- The Washington Times - Tuesday, July 5, 2005

The voice of the new imam at one of the largest mosques on the East Coast rang loud from the pulpit during Friday services: “The call to reform Islam is an alien call.”

People who do not understand Islam are the ones seeking to change it, said Shaker Elsayed, the new spiritual leader at the Dar al-Hijrah mosque in Falls Church.

“Ignorance comes from outside circles who know nothing about us,” Mr. Elsayed said during noon services to more than 500 men and women, with women worshipping in a separate room. It was one of three services Dar al-Hijrah holds every Friday.

Mr. Elsayed, who assumed duties as imam of the mosque June 1, is well known in the Muslim community for his political activism.

He has served as secretary general of the Muslim American Society, an advocacy group that some accuse of promoting a fundamentalist strain of Islam.

He also has served as an unofficial spokesman for the family of Ahmed Omar Abu Ali, who is accused of joining al Qaeda while studying overseas and plotting to assassinate President Bush. Mr. Abu Ali grew up in Falls Church and worshipped at Dar al-Hijrah.

Mr. Elsayed has accused the Justice Department of unfairly targeting Mr. Abu Ali and other young Muslims for prosecution.

Perhaps not surprisingly then, Mr. Elsayed’s sermons take a political tone.

“Islam forbids you to give allegiance to those who kick you off your homeland, and to those who support those who kick you off your homeland,” he told worshippers. “We do have license to respond with all force necessary to answer our attackers.”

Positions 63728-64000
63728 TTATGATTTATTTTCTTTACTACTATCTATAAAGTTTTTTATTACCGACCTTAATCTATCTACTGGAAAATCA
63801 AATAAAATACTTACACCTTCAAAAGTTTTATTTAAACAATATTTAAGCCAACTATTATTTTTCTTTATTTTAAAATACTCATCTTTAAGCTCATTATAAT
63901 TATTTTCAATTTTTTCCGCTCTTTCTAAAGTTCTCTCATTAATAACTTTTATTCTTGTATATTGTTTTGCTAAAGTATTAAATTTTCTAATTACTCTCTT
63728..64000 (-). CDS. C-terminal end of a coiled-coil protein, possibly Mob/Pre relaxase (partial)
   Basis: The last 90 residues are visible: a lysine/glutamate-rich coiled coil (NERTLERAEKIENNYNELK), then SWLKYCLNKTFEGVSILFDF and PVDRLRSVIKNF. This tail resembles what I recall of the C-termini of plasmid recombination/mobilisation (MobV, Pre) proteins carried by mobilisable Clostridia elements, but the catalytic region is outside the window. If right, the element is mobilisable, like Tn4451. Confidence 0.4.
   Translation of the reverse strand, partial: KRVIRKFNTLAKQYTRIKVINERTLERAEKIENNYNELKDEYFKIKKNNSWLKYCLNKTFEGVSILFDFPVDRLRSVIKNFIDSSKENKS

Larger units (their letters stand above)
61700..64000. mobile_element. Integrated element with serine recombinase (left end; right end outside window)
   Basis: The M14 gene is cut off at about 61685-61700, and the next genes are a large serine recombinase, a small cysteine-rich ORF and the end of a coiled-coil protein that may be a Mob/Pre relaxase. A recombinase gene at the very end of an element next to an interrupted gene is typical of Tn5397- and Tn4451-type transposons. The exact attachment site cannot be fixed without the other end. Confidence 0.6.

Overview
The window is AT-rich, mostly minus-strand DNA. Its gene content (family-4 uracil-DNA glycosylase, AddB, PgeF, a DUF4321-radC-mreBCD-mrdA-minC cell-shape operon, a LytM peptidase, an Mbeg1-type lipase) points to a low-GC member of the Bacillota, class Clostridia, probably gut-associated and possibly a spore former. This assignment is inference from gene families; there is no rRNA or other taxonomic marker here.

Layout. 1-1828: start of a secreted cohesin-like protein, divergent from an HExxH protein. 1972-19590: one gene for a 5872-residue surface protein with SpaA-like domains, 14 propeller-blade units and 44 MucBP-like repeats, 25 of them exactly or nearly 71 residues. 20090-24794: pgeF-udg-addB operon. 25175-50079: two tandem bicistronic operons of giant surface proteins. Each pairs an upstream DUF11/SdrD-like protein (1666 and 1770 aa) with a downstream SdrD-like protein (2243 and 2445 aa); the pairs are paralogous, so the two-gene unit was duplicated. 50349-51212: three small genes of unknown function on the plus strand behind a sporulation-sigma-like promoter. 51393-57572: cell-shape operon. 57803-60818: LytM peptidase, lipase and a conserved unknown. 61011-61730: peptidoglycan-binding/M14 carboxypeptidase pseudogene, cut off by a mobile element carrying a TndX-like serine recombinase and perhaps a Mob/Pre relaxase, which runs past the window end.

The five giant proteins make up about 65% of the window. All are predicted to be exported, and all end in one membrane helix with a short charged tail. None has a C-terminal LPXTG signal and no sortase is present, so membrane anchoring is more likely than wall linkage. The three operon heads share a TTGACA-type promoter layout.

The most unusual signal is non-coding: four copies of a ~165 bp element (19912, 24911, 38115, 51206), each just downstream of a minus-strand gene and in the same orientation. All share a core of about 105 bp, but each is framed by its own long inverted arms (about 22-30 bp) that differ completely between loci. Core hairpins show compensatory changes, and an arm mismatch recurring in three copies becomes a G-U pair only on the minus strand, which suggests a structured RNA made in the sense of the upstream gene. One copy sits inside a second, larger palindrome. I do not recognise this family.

Mr. Elsayed explained after the sermon that opposition to U.S. policy in the Middle East is different than viewing the American people as the enemy.

Asked his views on militant groups such as Hamas, which the U.S. government has designated as a terrorist organization, Mr. Elsayed compared Hamas to Nelson Mandela’s African National Congress — organizations that resorted to violent resistance only after decades of injustice.

“Everybody jumps on Hamas,” Mr. Elsayed said. “When did Hamas first emerge? 1990 or so? Look at how long Israel has occupied [Palestinian lands]. How long did it take to say enough is enough?”

Still, he said support for Hamas’ objectives does not mean he always supports the group’s tactics, which have included suicide bombings.

“Islam calls for the minimum effective response to aggression,” Mr. Elsayed said.

M.A. Muqtedar Khan, an expert on Islam and a political scientist at Adrian College in Michigan, said Dar al-Hijrah is not a typical American mosque and Mr. Elsayed is not a typical American imam.

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